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How I use traditional methods to resolve disputes in my community

For Alhaji Mustapha Sanusi, the District Head of Duhu in Adamawa State, the activities of Boko Haram insurgents, farmers/herders clash and kidnap for ransom had…

For Alhaji Mustapha Sanusi, the District Head of Duhu in Adamawa State, the activities of Boko Haram insurgents, farmers/herders clash and kidnap for ransom had combined to make life miserable to his people since 2009.  

Years of intervention by the military and the police had hardly yielded any fruitful outcome. But his singular effort to employ an age-long method of resolving disputes had seen his community living in peace and witnessing economic boom.

“We resorted to our 500-year-old Kabara traditional justice system concept, which emphasises speedy access to justice with community leaders as decision makers. The primary aim is achieving reconciliation between parties unlike the formal courts where justice can be expensive and often delayed.   

“Kabara represents access to justice with respect to arbitration, reconciliation and integration.It is more effective. If you go to our conventional courts, judgement is often delayed and sometimes you have to buy it. You will also remain enemies with your neighbour whom you complained against. In the case of Kabara, if someone destroys your farm, they are made to pay you or if a motorist hits your brother, instead of sending him to prison, he pays compensation, so the money can be used for the upkeep of children left behind by the deceased. It is therefore a win-win”, Sanusi told the Daily Trust.  

Duhu district in Madagali Local Government Area is made up of Shuwa, Duhu, Mayowandu, Pallam, Kojiti and Zuwel villages headed by village heads and more than 100 smaller communities administered by ward heads under the Mubi Emirate.  

People in the area had suffered from the activities of Boko Haram terrorist group. Even with their partial defeat by Nigerian soldiers backed by hunters and vigilante groups in 2015, the terrorists continued mounting sporadic attacks; killing and maiming people.  

Alhaji Sanusi said these attacks further limited farming and fishing activities to a few kilometres outside major settlements as many were killed or abducted on their farmlands.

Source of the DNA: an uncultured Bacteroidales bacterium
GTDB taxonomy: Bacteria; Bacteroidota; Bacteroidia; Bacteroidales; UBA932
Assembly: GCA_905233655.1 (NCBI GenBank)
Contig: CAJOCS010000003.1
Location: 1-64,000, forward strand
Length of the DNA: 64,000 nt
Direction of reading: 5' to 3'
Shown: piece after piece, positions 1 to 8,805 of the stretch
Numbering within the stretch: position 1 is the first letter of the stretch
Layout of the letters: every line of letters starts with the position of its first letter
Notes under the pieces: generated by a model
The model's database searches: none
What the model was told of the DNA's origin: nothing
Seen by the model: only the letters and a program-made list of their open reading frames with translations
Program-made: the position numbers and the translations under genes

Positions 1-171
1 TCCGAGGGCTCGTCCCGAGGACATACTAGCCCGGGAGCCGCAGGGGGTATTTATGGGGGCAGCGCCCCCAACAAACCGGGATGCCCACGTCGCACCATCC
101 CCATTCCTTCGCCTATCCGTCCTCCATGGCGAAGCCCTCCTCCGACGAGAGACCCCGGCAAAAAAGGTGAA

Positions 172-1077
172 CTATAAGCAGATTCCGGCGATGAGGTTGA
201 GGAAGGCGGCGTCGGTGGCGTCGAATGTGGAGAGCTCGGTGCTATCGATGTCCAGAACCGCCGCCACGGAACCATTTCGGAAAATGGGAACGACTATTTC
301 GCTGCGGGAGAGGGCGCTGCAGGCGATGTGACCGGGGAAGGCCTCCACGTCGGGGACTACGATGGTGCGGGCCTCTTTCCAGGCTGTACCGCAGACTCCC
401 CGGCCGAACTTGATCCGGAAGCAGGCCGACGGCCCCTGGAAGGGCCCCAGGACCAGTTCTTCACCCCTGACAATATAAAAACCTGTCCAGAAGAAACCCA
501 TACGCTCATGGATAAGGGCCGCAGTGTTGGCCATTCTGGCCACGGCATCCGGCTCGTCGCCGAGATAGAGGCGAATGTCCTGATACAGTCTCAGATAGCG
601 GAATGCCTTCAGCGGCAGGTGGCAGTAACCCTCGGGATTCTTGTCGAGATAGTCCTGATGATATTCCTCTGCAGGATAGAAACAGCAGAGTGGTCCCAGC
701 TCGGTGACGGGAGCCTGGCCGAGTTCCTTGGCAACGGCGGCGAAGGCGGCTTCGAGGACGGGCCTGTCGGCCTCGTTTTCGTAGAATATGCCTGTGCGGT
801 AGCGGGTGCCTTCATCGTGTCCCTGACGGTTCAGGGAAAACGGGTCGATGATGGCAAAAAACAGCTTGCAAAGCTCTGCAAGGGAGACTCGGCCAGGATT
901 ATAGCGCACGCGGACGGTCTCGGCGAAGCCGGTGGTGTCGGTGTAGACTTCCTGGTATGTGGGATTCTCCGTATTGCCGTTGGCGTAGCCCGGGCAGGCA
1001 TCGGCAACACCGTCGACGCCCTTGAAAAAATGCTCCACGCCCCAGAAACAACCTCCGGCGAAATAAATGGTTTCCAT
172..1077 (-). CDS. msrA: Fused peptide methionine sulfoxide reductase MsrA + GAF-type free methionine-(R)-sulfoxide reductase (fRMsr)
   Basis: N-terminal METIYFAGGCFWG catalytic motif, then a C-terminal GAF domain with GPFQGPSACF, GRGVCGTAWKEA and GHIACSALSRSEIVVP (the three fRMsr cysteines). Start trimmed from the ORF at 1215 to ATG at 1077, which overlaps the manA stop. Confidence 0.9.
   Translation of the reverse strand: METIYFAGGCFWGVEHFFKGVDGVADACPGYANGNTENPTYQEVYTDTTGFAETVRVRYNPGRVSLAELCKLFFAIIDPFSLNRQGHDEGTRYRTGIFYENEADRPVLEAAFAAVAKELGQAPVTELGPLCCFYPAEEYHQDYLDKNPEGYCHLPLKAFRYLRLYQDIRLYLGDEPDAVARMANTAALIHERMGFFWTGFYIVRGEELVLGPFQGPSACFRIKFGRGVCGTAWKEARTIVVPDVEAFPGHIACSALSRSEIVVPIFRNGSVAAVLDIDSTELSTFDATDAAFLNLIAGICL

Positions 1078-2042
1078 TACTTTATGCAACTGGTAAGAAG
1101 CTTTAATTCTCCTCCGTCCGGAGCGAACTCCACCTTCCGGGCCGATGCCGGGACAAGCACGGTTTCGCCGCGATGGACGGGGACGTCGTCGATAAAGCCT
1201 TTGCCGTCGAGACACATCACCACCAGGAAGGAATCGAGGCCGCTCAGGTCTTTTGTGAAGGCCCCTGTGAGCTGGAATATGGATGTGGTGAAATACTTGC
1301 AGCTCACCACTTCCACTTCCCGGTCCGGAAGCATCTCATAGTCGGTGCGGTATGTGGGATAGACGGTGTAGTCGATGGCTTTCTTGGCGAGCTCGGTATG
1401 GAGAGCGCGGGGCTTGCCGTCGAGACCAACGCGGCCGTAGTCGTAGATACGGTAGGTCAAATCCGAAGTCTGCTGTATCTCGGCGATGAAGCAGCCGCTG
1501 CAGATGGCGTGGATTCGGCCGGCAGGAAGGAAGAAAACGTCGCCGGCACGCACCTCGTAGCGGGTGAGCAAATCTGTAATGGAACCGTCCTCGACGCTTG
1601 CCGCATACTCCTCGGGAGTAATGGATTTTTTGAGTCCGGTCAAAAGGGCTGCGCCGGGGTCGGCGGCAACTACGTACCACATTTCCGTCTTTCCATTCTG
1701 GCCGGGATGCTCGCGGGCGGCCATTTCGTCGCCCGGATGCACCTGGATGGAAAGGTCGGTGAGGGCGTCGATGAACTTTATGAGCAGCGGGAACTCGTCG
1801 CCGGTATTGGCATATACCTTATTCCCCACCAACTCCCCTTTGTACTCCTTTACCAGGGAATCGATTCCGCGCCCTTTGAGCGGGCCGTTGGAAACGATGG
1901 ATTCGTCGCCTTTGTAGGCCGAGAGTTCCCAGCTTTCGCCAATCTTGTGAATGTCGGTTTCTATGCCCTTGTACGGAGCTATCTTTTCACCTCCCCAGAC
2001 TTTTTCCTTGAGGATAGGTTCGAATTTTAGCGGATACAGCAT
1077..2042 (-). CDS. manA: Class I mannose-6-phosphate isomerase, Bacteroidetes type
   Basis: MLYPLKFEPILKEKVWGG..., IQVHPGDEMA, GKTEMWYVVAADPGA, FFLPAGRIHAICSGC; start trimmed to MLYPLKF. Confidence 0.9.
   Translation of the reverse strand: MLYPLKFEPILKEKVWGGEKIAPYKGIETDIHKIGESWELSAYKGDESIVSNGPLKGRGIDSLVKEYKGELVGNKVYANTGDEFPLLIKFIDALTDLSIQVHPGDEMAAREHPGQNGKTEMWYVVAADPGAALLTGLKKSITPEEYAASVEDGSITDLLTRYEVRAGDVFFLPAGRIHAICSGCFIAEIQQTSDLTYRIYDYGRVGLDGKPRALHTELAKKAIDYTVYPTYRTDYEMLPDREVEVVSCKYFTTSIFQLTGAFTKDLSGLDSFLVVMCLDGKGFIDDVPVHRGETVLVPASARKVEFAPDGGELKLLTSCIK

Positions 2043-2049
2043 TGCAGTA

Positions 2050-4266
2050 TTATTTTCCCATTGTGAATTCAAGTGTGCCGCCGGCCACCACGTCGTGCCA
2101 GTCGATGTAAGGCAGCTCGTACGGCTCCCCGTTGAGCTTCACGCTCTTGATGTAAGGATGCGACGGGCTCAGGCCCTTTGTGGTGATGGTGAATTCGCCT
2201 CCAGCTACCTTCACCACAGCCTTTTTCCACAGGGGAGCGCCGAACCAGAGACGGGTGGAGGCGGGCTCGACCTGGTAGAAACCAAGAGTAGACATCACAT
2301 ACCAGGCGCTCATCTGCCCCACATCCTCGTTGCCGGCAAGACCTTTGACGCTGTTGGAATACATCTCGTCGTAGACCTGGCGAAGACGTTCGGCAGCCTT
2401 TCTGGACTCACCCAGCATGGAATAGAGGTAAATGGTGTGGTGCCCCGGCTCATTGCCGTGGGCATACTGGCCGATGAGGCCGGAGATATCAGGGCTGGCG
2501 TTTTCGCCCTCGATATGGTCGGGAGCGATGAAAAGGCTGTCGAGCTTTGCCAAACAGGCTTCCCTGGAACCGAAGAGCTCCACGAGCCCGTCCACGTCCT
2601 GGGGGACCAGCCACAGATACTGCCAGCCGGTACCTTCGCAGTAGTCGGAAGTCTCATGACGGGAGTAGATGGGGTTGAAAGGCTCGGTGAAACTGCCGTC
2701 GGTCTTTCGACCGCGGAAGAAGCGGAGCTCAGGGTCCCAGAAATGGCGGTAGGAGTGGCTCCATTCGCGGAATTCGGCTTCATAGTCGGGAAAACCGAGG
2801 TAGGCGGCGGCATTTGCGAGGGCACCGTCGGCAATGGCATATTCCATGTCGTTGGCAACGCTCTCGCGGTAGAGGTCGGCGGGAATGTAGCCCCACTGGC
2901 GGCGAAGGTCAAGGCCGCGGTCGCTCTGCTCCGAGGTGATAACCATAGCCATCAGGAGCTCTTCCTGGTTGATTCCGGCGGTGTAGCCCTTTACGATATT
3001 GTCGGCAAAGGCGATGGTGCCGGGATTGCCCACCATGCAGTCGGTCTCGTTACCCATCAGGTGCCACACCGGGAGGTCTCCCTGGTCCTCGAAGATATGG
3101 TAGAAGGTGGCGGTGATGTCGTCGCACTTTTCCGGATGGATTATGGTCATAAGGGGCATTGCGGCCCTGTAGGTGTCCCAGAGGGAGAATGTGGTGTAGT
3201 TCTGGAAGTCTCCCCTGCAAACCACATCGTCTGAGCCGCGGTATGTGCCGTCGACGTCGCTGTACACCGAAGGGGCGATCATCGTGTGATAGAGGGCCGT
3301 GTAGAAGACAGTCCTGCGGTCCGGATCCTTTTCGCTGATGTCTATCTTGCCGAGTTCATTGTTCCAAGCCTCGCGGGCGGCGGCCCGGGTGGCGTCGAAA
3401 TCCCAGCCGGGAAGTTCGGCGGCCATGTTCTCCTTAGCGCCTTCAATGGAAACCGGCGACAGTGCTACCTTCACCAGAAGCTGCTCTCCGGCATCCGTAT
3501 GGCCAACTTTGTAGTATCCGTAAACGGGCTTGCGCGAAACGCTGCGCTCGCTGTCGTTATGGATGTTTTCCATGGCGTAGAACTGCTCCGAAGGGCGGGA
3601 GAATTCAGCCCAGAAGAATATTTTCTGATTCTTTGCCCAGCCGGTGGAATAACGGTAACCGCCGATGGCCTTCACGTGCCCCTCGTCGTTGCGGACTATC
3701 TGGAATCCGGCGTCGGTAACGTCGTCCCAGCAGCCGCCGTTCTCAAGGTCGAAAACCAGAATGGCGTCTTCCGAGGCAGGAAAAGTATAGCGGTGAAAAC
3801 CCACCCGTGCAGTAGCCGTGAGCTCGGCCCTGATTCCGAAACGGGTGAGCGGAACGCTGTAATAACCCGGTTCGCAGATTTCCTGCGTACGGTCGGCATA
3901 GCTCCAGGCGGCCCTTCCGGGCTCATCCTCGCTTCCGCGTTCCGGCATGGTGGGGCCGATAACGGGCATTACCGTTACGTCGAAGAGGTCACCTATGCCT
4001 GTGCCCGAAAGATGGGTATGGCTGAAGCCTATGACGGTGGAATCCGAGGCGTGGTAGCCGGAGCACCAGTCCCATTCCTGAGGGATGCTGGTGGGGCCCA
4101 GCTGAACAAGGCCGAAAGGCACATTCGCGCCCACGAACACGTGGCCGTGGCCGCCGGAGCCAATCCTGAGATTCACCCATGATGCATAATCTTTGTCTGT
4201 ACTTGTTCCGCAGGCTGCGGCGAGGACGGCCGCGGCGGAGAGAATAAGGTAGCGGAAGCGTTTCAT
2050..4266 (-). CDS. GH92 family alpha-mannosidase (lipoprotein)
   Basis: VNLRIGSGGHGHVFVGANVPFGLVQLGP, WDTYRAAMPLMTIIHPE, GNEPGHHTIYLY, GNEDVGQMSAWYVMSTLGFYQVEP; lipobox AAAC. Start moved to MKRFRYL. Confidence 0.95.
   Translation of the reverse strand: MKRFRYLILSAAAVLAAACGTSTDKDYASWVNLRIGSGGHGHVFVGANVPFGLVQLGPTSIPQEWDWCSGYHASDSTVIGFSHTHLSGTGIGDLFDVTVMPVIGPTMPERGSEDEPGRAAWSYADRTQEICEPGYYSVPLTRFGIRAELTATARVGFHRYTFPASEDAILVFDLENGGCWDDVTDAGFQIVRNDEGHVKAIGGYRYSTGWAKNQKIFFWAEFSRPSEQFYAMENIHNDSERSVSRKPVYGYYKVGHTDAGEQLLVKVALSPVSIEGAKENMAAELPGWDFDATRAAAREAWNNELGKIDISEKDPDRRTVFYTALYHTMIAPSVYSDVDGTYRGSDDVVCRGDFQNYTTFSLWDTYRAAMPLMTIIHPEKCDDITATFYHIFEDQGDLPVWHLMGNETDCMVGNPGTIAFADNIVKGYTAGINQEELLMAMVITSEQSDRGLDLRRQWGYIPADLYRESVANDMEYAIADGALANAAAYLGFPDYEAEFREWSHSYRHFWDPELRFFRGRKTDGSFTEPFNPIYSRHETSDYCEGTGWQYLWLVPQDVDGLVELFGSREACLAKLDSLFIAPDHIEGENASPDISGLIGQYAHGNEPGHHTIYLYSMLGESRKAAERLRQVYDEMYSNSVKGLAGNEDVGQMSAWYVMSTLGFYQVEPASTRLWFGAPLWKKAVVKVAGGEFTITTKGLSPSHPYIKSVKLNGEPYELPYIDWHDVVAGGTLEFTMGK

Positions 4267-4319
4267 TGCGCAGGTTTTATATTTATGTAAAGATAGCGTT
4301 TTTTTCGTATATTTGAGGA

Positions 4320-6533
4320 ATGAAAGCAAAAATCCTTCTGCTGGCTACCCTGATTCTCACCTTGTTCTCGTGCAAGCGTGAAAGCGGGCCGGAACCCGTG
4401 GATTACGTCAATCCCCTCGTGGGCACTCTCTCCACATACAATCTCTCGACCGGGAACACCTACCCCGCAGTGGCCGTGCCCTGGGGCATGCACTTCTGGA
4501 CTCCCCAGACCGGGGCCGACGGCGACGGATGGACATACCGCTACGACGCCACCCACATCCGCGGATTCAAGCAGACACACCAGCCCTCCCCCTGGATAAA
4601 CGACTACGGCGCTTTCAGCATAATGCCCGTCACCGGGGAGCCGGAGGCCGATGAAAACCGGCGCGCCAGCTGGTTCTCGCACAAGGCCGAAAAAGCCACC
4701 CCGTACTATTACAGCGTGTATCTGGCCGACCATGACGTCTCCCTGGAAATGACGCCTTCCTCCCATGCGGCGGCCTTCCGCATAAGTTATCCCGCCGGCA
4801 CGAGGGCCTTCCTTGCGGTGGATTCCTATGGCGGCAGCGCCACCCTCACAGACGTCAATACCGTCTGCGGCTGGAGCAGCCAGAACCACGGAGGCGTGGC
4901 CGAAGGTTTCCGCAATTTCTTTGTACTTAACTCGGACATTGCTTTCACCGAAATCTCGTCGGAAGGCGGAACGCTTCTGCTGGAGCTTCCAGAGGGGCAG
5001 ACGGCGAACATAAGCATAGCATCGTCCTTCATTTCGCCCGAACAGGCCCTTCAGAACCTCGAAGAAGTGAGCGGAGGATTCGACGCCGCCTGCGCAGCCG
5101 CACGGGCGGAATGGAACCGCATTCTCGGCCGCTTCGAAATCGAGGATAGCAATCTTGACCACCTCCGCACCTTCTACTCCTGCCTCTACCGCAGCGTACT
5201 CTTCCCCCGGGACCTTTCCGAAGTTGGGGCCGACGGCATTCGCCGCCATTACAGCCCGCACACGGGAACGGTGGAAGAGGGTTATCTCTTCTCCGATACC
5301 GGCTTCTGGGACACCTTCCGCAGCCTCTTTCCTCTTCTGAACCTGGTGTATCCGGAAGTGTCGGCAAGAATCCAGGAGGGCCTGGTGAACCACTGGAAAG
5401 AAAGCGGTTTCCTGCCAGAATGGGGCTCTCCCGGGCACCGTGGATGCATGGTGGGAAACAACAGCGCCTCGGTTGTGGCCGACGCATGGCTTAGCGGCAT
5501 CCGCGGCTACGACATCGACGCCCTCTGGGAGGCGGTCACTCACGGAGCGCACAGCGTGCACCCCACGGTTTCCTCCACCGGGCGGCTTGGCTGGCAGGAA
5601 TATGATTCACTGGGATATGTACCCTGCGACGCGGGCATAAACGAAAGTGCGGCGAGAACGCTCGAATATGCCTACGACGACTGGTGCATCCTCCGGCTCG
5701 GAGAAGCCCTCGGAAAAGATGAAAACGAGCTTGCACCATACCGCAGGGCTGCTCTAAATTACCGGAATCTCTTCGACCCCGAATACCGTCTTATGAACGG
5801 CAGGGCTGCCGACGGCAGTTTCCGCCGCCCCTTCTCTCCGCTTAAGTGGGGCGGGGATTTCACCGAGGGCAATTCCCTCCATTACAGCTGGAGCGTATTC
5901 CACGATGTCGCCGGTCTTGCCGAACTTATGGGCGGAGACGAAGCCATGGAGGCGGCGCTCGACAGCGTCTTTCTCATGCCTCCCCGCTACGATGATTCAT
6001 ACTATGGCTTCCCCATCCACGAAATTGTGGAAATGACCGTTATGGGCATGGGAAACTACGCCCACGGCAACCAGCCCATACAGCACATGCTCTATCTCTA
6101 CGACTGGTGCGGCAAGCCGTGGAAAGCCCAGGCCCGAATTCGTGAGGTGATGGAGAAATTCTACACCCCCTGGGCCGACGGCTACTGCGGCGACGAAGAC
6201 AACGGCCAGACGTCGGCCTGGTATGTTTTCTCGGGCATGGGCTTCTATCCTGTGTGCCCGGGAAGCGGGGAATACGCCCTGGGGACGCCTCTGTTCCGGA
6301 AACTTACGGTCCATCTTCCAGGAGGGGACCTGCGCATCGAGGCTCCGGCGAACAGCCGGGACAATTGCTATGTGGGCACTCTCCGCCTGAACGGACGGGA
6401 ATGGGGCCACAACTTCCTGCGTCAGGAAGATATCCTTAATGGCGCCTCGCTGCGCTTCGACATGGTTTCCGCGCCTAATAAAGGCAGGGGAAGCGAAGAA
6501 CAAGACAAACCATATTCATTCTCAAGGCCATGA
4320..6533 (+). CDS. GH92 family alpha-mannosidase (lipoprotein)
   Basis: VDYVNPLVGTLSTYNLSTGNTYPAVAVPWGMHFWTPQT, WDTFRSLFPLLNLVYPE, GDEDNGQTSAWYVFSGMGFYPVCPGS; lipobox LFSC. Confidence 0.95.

“We realised that our children who joined Boko Haram were responsible for these attacks and I felt we should find a solution,” Sanusi said.  

He said they established that the terrorist cells in the bush were dominated by youth from the locality. The findings also showed that many of these young fighters had been disenchanted with the cause but chose to stick to their guns because they had no alternative offer from trusted quarters.   

“So I spoke with General Shafa when he was in charge of Operation Safe Haven and got clearance. What I did since we knew some of these children had been communicating with their parents on phone, we convinced the parents to convince their children to surrender and the children kept surrendering. They were rehabilitated at the Operation Safe Haven and Bulunkutu in Maiduguri.  

“They were then brought to society and we had agreement with them, and they swore on the Qur’an. We then gave them punishment. The punishment was that each ex-combatant must plant 100 trees each year for a period of five years to tackle climate change. Each of them is also made to clear a total of 500 metres of culvert in five years, that is 100 metres annually. We play football matches among ourselves and do other activities. They are being fully integrated into society,”he said.  

Currently, Sanusi is working with more than 100 repentant members of the dreaded terrorist group.